From Another Cheney, Barbs At President
Wednesday, May 13, 2009
For the Cheneys, attacks on the Obama administration have become a family affair.
Elizabeth Cheney, the daughter of the former vice president and a former State Department official, made a round of cable television appearances yesterday to defend her father's stinging assessments of President Obama, and to toss out a few barbed observations of her own.
In an interview with Fox News Channel, Cheney accused the Obama administration of being selective in releasing documents related to harsh interrogation tactics and said it was "inexplicable and inexcusable" that the Justice Department was considering the possibility of prosecuting Bush-era officials responsible for approving the measures. She also suggested that her father feels more liberated to speak since leaving the White House.
"One of the nice things about my dad being out of office is that he doesn't need sign-off," Cheney said. "He is out there speaking out because he personally feels so strongly about these issues."
The remarks are the latest in a series of sharply worded attacks on Obama from former vice president Richard B. Cheney and his allies, who seem to be particularly outraged by Obama's decision to release Justice Department legal memos permitting the use of abusive interrogation tactics, such as waterboarding, which Obama himself has said constituted torture. Cheney's frequent appearances stand in stark contrast to the approach of his former boss, George W. Bush, who has maintained a low profile since leaving office and has refrained from criticizing Obama.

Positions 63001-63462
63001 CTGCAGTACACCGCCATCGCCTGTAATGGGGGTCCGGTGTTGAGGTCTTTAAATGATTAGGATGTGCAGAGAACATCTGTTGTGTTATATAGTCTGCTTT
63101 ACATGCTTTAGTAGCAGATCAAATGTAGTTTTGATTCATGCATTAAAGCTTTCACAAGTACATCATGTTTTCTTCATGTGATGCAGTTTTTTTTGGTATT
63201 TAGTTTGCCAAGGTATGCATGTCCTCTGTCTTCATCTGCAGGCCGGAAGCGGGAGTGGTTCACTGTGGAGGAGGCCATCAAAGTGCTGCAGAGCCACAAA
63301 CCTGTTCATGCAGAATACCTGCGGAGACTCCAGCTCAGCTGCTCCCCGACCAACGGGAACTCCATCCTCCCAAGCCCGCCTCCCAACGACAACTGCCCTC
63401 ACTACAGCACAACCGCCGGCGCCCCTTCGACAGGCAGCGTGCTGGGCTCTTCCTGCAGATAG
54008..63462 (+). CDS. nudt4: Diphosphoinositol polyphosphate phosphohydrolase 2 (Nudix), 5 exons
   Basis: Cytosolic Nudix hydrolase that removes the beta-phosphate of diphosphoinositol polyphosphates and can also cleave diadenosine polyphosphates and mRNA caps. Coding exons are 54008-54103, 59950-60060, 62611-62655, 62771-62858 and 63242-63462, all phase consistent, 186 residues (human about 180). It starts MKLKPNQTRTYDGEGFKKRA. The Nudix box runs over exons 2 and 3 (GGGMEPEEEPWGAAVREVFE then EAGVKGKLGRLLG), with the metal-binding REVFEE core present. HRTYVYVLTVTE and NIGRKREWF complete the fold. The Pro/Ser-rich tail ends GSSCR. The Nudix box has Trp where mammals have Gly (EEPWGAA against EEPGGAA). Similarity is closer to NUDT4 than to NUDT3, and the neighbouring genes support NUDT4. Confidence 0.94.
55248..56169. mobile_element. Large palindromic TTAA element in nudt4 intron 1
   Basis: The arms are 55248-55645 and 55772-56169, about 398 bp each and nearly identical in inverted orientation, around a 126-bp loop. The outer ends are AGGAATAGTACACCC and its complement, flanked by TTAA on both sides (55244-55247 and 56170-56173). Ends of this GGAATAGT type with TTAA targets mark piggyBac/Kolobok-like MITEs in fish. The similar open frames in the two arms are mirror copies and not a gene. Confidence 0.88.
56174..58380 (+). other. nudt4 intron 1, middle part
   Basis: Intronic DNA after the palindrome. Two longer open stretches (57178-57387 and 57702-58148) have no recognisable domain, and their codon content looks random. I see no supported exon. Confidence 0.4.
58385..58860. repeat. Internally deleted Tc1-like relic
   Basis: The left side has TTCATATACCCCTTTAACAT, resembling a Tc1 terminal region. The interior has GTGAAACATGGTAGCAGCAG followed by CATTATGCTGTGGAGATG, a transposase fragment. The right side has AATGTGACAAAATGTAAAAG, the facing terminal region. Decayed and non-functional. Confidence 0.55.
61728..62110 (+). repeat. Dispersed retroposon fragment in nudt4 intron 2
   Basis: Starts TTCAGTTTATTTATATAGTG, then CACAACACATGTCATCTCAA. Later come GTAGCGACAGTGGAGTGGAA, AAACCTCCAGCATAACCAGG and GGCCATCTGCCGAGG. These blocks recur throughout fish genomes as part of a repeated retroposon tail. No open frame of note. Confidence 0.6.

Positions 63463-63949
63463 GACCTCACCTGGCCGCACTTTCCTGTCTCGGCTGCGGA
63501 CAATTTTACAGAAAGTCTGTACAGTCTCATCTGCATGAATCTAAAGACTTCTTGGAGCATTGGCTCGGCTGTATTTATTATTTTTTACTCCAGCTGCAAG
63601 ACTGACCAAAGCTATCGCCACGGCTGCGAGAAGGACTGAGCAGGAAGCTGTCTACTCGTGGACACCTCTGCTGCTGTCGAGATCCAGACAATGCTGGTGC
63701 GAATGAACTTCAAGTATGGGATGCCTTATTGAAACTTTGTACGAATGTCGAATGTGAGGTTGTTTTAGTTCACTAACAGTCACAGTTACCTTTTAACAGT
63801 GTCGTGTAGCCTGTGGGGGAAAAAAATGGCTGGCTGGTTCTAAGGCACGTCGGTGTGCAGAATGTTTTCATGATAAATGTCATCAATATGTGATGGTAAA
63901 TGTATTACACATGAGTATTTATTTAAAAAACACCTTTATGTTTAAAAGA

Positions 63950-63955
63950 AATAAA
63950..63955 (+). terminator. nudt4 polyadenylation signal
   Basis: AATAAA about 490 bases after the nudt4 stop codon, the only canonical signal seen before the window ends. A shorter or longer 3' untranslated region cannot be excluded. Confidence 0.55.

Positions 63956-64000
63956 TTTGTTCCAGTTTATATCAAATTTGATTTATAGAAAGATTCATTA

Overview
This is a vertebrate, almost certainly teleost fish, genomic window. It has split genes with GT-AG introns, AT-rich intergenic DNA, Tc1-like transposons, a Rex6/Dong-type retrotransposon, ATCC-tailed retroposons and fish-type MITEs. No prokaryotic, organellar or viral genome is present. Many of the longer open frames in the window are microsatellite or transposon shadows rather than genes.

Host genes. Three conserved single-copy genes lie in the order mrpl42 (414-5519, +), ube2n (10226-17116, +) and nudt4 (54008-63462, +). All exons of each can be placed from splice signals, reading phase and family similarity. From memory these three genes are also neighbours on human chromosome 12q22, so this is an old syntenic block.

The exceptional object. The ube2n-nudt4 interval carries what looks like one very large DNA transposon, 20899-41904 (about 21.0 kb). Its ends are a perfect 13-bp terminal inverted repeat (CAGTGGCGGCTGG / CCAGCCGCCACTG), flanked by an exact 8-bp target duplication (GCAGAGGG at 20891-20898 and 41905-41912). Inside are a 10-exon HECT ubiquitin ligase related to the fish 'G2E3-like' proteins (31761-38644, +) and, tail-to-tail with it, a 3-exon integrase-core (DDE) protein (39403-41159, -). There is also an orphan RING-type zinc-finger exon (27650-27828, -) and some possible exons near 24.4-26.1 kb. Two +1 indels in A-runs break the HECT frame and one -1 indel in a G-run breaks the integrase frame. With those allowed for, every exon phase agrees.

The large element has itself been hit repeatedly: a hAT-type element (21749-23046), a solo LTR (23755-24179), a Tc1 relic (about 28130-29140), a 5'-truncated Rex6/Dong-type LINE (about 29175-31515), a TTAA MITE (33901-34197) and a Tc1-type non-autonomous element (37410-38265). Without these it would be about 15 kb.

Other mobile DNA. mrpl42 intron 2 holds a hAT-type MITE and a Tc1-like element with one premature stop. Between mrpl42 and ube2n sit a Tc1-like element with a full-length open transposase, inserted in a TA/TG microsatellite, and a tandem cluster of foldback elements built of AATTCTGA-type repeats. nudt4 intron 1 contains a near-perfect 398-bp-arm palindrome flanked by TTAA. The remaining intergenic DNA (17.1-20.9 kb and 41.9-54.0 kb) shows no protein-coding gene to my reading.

Cheney took to the airwaves again yesterday, slamming Obama's economic policies on the Fox Business Network. Cheney defended Bush's bailout of major Wall Street firms and banks but said he would have favored letting distressed auto companies go into bankruptcy and said that Obama's continuing rescues have gone "too far."
"The banks were different, and the reason the banks are different is because they are part of the financial system that is the heart and soul of our economy," Cheney said.
He also reiterated his view that Republicans must stick to their conservative principles rather than "becoming more like Democrats." He also put in a good word for Bush's brother, Jeb, as a possible GOP presidential candidate.
"I like Jeb," Cheney said of the former Florida governor. "I think he's a good man. I'd like to see him continue to stay involved politically . . . I'd probably support him for president."
The American Enterprise Institute, a conservative think tank that enjoyed a prominent role during the Bush years, announced yesterday that Cheney will deliver a May 21 speech on "keeping America safe."